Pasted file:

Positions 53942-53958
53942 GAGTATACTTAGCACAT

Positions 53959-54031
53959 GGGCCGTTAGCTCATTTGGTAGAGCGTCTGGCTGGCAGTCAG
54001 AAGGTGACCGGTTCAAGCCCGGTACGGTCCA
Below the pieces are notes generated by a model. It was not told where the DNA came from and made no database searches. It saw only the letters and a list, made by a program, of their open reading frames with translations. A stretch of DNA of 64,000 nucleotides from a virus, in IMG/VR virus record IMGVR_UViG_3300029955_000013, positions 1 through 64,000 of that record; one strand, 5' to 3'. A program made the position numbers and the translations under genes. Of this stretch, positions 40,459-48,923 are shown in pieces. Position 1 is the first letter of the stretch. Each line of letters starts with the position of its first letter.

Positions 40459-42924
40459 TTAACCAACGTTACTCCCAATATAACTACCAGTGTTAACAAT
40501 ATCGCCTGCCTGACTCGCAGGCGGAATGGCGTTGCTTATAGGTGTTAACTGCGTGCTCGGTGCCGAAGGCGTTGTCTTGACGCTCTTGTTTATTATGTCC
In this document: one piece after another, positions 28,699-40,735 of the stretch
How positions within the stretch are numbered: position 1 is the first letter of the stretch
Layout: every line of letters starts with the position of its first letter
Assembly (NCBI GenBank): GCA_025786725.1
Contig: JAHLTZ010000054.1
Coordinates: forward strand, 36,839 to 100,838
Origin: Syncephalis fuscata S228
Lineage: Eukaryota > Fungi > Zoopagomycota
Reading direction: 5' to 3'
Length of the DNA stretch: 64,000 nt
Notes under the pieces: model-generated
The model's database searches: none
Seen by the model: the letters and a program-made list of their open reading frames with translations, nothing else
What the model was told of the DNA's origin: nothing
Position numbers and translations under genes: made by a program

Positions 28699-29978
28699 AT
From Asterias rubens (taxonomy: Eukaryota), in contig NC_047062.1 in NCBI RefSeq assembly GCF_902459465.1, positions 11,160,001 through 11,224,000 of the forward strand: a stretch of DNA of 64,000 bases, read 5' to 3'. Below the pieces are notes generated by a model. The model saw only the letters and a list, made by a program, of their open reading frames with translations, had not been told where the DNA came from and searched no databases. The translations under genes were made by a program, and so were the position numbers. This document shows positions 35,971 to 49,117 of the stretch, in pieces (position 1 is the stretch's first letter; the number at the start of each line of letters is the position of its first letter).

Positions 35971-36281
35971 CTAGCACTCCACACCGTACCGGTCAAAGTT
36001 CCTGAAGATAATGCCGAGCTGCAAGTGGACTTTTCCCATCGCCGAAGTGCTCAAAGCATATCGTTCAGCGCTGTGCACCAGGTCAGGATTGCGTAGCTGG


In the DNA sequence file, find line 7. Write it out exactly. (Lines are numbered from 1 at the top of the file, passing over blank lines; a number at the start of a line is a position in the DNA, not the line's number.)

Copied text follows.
Positions 40459-42924